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  • RSU is advertising for shoulder fellowship to start in August-September 2019 and begining of 2020
    a post-CCT shoulder fellowship for Two years. please send CV to Prof. Levy's PA Charlotte Bourne and arrange a visit to meet Prof Levy and Mr Sforza. [Read more]
  • For Patients, GPs & Physiotherapies - New!!! NHS Choose & Book
    The Unit at Berkshire Independent Hospital is open for NHS patients through Choose & Book (Extended Choice Network).
    Book online
    or contact the secretaries. [Read more]
  • Excellent clinical results over more than 13 years with the Verso rTSA.
    Very high patient satisfaction and return to full activities including sports. [Read more]
  • The least complications with the Verso shoulder compared with other reverse shoulder systems
    From the Royal National Orthopaedic Hospital, Birmingham, UK
    S. Robati, M.K. Shahid, J. Allport, A. Ray and G. Sforza
    Bone & Joint Journal 2013, Vol. 95-B Supp. 25-27

    Complication Rates From Three Commonly Used Reverse Polarity Total Shoulder Replacements: A Minimum Two Year Follow-Up Of 64 Cases
     
  • Excellent results with the Verso TSA were published in Italy! 
    A group of oorthopaedic surgeons from northern Italy from Piacenza and Verona published their first few years experience with the stemless reverse TSA - The VERSO. 
    They present Excellent clinical and radiologic results that mirror the results of the designing centre!
    (Read more) [Read more]
  • Applications for the Reading shoulder fellowship
    starting in late 2019 and for 2020
    is now open.
    Please apply by visiting the Unit and sending your CV to Jan Barker
    Visits to the Reading shoulder unit are welcome - Please liaise with Prof. Levy's PA Charlotte Bourne
    [Read more]
  • IDO Isometer Shoulder Muscle Strength Gauge.

    Available to buy online in idorth.com - Innovative Design Orthopaedics - [Read more]
  • Groundbreaking research from the Reading Shoulder Unit by Prof. Ofer Levy and his team regarding Propionibacterium Acnes and shoulder arthritis. 
    Propionibacterium acnes: an underestimated etiology in the pathogenesis of osteoarthritis?

    This is a very important article in that it suggests the presence of propionibacterium in previously unoperated shoulders with arthritis and furthermore that 'aseptic' failures of shoulder arthroplasty may, in fact, be related to indolent infections with this slow growing organism.
    Read comments by Dr Frederick A. Matsen III, M.D.
    [Read more]
  • Listen to the BBC Radio4 programme - a day in the operating theatre at the Reading Shoulder Unit at the Royal Berkshire Hospital - Case Notes with Dr Mark Porter on Regional anaesthesia for shoulder surgery [Read more]
  • Art at the Reading Shoulder and Elbow Centre
    Original fine art prints all dealing with human body in different situations by four artists are exhibited in the Reading Shoulder and Elbow centre 

    The prints on display are available to buy, with the artist contributing a donation to research. For more information please contact the secretaries in the unit.

    [Read more]
  • The Verso stemless rTSA is approved in Australia & New Zealand by the TGA.
    and it was launched and in increase use in Australia. 

Guidelines for patients following Radiofrequency heat shrinkage stabilisation of the shoulder

Introduction


We have been using this procedure for five years now and pioneered its development in Great Britain. When the shoulder dislocates (Comes out of joint) or subluxates (partly comes out of joint), the lining (capsule) of the joint can become stretched. Using a radiofrequency heat probe, the capsule of the joint can be shrunk so that the joint can be restabilised. This mechanically tightens the joint and makes the sensor mechanism within the joint more sensitive so that the muscles respond earlier to stabilise the joint.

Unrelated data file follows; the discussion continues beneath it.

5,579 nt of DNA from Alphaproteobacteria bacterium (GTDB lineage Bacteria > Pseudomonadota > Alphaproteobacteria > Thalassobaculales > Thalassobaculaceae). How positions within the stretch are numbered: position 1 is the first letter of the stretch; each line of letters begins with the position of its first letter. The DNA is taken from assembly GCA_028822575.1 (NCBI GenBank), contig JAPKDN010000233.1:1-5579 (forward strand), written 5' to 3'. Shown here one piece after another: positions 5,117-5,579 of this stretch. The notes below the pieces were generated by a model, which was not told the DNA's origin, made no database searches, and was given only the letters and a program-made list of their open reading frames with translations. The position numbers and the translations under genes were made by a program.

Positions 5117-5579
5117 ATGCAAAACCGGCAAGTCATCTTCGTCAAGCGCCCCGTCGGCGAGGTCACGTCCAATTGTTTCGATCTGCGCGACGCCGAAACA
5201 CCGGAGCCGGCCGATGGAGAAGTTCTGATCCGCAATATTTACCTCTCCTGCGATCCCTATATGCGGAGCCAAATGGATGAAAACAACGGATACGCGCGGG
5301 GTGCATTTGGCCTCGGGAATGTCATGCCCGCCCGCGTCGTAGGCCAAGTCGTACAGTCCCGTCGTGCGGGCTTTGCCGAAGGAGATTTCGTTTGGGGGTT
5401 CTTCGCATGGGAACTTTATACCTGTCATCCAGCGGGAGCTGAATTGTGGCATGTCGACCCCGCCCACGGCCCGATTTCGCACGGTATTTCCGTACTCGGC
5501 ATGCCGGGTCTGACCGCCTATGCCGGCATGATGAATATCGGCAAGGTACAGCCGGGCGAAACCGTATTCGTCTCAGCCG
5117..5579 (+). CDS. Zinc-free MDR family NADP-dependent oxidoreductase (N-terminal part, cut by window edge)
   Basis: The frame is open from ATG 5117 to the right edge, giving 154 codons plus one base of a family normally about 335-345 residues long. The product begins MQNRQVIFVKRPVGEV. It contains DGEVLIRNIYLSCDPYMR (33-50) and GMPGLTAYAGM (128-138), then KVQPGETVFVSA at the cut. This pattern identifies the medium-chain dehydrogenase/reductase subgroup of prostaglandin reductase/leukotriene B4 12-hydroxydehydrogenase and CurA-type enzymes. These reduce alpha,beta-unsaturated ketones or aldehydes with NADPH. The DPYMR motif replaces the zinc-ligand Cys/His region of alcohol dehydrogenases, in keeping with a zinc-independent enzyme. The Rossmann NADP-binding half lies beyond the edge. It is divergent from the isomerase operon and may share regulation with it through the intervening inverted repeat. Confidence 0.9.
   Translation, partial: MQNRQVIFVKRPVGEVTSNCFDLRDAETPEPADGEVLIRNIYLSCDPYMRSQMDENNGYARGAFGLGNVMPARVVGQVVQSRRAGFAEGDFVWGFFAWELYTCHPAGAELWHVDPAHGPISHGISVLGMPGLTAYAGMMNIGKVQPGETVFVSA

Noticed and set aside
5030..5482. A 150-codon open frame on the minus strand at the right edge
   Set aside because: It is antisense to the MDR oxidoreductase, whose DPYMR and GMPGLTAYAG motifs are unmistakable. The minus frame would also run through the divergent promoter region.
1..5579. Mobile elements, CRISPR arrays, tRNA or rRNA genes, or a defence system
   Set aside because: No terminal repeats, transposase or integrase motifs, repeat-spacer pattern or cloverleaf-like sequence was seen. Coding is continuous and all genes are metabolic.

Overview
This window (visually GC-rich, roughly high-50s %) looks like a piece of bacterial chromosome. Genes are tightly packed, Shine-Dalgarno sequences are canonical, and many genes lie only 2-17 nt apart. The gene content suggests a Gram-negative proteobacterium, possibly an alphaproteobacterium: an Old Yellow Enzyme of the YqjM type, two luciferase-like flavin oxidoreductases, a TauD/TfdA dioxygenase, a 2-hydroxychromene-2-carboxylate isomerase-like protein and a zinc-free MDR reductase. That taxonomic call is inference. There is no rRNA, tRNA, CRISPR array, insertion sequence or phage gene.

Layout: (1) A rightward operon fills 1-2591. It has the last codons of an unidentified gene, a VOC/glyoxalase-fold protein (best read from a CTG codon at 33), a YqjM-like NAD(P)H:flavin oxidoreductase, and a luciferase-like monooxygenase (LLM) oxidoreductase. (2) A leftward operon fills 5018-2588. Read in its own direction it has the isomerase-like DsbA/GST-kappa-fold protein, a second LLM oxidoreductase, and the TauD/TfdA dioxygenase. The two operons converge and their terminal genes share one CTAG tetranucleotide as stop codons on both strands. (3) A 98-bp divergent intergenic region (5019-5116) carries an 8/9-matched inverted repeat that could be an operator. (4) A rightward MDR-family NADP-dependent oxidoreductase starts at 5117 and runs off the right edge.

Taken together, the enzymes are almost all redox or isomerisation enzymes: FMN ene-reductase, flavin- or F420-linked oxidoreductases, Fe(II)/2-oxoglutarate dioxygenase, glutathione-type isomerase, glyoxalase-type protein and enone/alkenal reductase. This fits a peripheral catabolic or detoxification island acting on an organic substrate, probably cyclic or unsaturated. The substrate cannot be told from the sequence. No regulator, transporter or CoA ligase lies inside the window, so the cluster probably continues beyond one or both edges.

General guidelines


Pain:
A nerve block may be used during the surgery, which means that immediately after the operation the shoulder and arm often feel completely numb. This may last a few hours. After this the shoulder may well be sore and you will be given painkillers to help whilst in hospital, which you should continue to take at home if necessary. Ice packs may also help reduce pain. Wrap frozen peas/crushed ice in a damp, cold towel and place on the shoulder for up to 15 minutes.

Wearing a Sling:
You will return from theatre with your arm in a sling. The arm should be rested in the sling until the majority of the soreness has settled. This should only take a couple of days. However it is important that you start moving the arm and using it for daily activities as soon as possible. You should avoid forcing the shoulder and stretching it for the first six weeks.

The Wound:
This is a keyhole operation usually done through two or three small 5mm puncture wounds. There will be no stitches only small sticking plaster strips over the wounds. These should be kept dry until healed. This usually takes four to seven days.

Driving:
You may drive as soon as you feel able and can manage all the controls safely.

Returning to work:
You may return to work as soon as you feel able.

Leisure activities:
These can be resumed when you feel able but you should avoid activities, which may stretch your shoulder for at least six weeks.

Follow up appointments:
You will have an appointment with the physiotherapist and a follow up appointment will be made at The Reading Shoulder Unit at three weeks. Here you will be seen by either the doctor or specialist physiotherapist, to assess your progress.

Exercises:
These are an important part of the procedure, re-educating the muscles around the shoulder and stabilising the joint. Your physiotherapist will guide you through the exercise programme. It is essential that this be carried out regularly.